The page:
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Elementary Differential equations : seperable making it explicit

  • Thread starter Mdhiggenz
  • Start date
  • #1
327
1

Homework Statement



(y+2)dx +y(x+4)dy=0


Homework Equations





The Attempt at a Solution



∫(1/x+4)dx + ∫(y/y+2)dy=0

ln(x+4)-2ln(y+2)+y=lnc

Here is where I get confused how do I make this into an explicit solution,

that +y really bothers me.

I was thinking ln [ (x+4)/(y+2)^2] +y = lnc

raising both sides to e^x

(x+4)/(y+2)^2+e^y=c

but the answer is

x+4 = [(y+2)^2]*e^(-y+1)
 

Answers and Replies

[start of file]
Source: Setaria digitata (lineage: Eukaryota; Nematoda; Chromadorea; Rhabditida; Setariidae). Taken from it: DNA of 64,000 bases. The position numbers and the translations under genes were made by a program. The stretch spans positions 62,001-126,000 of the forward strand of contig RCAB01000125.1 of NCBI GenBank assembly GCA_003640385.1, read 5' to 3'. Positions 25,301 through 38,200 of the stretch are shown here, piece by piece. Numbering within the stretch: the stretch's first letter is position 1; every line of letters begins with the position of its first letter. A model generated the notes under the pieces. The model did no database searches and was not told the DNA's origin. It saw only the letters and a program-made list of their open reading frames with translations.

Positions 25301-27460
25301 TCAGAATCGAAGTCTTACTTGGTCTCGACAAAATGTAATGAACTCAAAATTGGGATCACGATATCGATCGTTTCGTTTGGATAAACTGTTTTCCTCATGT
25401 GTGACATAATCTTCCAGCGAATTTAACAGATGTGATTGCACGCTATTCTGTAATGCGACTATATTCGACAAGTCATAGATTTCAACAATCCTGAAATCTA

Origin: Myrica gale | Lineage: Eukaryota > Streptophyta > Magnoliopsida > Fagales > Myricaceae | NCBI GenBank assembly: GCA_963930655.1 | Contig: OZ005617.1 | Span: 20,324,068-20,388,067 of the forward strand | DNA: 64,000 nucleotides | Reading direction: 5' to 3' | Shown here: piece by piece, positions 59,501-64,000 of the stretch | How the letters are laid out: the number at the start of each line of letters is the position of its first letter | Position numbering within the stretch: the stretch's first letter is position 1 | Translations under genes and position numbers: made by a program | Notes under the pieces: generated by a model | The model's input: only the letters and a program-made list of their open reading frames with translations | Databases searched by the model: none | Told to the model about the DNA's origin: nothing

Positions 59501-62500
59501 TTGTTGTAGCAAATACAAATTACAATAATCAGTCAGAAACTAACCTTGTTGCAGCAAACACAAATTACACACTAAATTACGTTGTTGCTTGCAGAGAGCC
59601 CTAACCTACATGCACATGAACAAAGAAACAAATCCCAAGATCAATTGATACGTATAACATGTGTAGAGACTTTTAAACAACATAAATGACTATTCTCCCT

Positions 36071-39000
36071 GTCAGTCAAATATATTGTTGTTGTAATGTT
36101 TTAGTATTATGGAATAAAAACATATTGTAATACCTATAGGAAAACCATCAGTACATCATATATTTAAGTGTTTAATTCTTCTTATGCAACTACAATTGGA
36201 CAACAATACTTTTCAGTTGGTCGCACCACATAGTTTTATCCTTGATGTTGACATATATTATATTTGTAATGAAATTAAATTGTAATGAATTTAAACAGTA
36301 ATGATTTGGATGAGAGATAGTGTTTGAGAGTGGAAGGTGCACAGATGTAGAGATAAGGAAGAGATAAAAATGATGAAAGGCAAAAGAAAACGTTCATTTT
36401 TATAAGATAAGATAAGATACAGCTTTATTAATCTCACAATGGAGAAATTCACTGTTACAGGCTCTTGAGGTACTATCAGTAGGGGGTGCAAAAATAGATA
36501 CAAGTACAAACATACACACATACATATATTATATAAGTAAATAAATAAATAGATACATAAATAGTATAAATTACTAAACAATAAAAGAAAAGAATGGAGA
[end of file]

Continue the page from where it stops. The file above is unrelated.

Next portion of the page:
• #2
3,812
92
I was thinking ln [ (x+4)/(y+2)^2] +y = lnc

raising both sides to e^x

(x+4)/(y+2)^2+e^y=c
That's not correct. When you raise both the sides to e, you get this:
[tex]e^{\ln((x+4)/(y+2)^2)+y}=c[/tex]
which is equal to
[tex]\frac{x+4}{(y+2)^2} \cdot e^y=c[/tex]

And can you check the answer you posted? I get (-y+c) instead of (-y+1).
 
  • #3
327
1
They hold that the answer is -y+c. I forgot to mention that it is a boundary problem y(-3)=-1

Would that have anything to do with it?

Also from what you got I do not quite understand how you got -y+c

if you multiply both sides by [(y+2)^2]/e^y

wouldnt it be x+4= c(y+2)^2/e^y ?
 
  • #4
3,812
92
wouldnt it be x+4= c(y+2)^2/e^y ?
Yep, it would be that, but 1/e^y=e^(-y).
c is a arbitrary constant, that is we can write it like this, e^c which is again a constant or we can even write it as ln(c) which is also equal to a constant. To get the answer you posted, i wrote c as e^c.
 
  • #5
327
1
Excellent, I appreciate your help on these problems.
 

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